Professor Susan Ruddick, Ph.D. Associate Professor, Department of Geography/Program in Planning, University of Toronto Ali Ryder Planning Associate, OrgCode Consulting Lake Sagaris PhD Candidate, Planning, University of Toronto Sarena D. Seifer Executive Director, Community-Campus Partnerships for Health Scott Sams PhD Candidate, Department of Political Science, University of Toronto Andrew Sancton Director, Local Government Program, Professor of Political Science, The University of Western Ontario Mark Seasons, Ph.D., FCIP, RPP Associate Professor, School of Planning, Faculty of Environment, University of Waterloo John Sewell, Former City of Toronto Mayor Aslam Shaikh, M. Pl (Urban Development) Planner & Community Outreach - Centre for City Ecology, Community Planner - Butterfly Communities Brigitte Shim, Professor, Daniels Faculty of Architecture, Landscape and Design, University of Toronto Shim/Sutcliffe Architects Morgan Skowronski, MScPlanning Department of Geography and Programme in Planning, University of Toronto Kim Solga Associate Professor, Department of English, University of Western Ontario Andre Sorensen, Ph.D. Associate Professor, Department of Geography and Programme in Planning, Department of Social Sciences, University of Toronto Scarborough, Cities Centre Alex Speigel ideas Development Inc, One Development Corporation, OAA Sustainable Built Environment Committee Marion Steele Ph.D Emeritus Associate Professor, Department of Economics, University of Guelph, Resident Research Associate, Cities Centre Graeme Stewart, M.Arch MRAIC Associate, ERA Architects Inc. Kevin Stolarick, Ph.D. Research Director, The Martin Prosperity Institute, University of Toronto Richard Stren, Ph.D Emeritus Professor of Political Science and Public Policy, University of Toronto
Tonya Surman, Executive Director, Centre for Social Innovation Laura Taylor, Ph.D. Assistant Professor, Faculty of Environmental Studies, York University Zack Taylor, M.Sc.Pl., M.A. Doctoral candidate, Dept. of Political Science, Graduate Associate, Cities Centre, University of Toronto Mariana Valverde Director, Centre for Criminology & Sociolegal Studies, University of Toronto Peter A. Victor, Ph.D. Professor in Environmental Studies, York University R. Alan Walks, Ph.D. Associate Professor, Department of Geography and Programme in Planning, Cities Centre, University of Toronto at Mississauga Sarah Wakefield, Ph.D. Associate Professor, Department of Geography and Programme in Planning, University of Toronto Steven Webber School of Urban and Regional Planning, Ryerson University Jonathan Weyman Research Coordinator, Centre for Research on Inner City Health, St. Michael's Hospital Mason White, BArch, MArch, MRAIC Director, Master of Architecture Program, John H Daniels Faculty of Architecture, Landscape and Design, University of Toronto Cynthia Wilkey Chair, West Don Lands Committee Mark S. Winfield, Ph.D. Associate Professor, Coordinator Joint MES/JD Program, Chair, Sustainable Energy Initiative, Faculty of Environmental Studies Chris Winter, Chair, the Ontario Smart Growth Network Tracey Eve Winton, Ph.D. Associate Professor University of Waterloo School of Architecture David Wolfe, Ph.D. Professor, Department of Political Science, University of Toronto Jane Wolff Associate Professor, Director, Landscape Architecture Program, Daniels Faculty of Architecture, Landscape, and Design, University of Toronto Patricia Burke Wood Associate Dean, Faculty Affairs, Associate Professor, Geography, York University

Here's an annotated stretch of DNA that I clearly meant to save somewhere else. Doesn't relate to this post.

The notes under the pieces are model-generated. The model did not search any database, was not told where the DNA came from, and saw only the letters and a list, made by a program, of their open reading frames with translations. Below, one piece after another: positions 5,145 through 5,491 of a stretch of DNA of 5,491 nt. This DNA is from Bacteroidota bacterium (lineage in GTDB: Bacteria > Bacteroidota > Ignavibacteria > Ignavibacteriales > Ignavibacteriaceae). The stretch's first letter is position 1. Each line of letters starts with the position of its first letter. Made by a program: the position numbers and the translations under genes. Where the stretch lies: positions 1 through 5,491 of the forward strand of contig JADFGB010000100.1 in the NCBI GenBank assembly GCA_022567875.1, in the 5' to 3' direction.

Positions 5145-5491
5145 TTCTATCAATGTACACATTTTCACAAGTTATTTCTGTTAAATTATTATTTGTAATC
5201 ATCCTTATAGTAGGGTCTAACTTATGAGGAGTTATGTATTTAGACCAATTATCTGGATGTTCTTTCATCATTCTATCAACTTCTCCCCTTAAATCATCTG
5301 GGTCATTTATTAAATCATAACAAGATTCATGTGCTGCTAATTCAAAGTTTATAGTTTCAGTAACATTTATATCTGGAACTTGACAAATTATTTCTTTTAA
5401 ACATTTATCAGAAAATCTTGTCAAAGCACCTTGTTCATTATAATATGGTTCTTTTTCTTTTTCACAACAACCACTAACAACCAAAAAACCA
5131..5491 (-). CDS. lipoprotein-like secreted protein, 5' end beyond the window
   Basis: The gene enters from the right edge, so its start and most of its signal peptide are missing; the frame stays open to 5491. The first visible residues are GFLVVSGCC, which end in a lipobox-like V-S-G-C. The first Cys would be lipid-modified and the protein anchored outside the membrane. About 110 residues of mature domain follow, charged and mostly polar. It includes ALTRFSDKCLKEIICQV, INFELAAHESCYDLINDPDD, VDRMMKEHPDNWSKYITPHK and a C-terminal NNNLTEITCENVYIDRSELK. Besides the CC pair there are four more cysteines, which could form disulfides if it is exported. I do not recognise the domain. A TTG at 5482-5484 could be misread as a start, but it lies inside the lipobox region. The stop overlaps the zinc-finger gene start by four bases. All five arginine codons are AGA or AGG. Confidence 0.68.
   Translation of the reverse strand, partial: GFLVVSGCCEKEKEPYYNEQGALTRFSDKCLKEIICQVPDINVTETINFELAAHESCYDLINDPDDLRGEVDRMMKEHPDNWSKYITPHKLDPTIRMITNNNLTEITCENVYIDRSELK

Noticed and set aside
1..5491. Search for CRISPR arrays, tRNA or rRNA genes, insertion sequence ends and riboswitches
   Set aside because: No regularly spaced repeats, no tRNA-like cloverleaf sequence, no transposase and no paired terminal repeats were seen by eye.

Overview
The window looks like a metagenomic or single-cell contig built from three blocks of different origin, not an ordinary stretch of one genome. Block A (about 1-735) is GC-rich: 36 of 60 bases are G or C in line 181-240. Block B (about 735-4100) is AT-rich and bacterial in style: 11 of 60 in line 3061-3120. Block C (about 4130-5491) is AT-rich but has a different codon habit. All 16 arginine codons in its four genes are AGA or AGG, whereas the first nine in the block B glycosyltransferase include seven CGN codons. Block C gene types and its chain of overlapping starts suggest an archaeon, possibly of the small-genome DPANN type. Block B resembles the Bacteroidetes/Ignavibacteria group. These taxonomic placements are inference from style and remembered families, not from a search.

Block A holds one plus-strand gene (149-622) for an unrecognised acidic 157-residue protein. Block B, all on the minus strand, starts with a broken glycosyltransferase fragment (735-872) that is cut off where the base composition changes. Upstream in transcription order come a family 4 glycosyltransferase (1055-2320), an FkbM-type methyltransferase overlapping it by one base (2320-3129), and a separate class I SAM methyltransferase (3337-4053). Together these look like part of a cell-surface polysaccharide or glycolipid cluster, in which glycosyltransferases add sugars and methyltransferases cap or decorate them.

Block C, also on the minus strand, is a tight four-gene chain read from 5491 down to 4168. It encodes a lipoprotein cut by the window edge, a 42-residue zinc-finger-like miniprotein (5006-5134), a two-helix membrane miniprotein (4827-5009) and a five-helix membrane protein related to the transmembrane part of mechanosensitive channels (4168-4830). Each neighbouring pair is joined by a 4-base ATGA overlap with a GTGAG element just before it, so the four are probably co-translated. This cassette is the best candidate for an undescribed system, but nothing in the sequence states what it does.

Professor, Robert M. Wright, Associate Dean, Research, Daniels Faculty of Architecture, Landscape, and Design, University of Toronto Jose Yow, MES Candidate, York University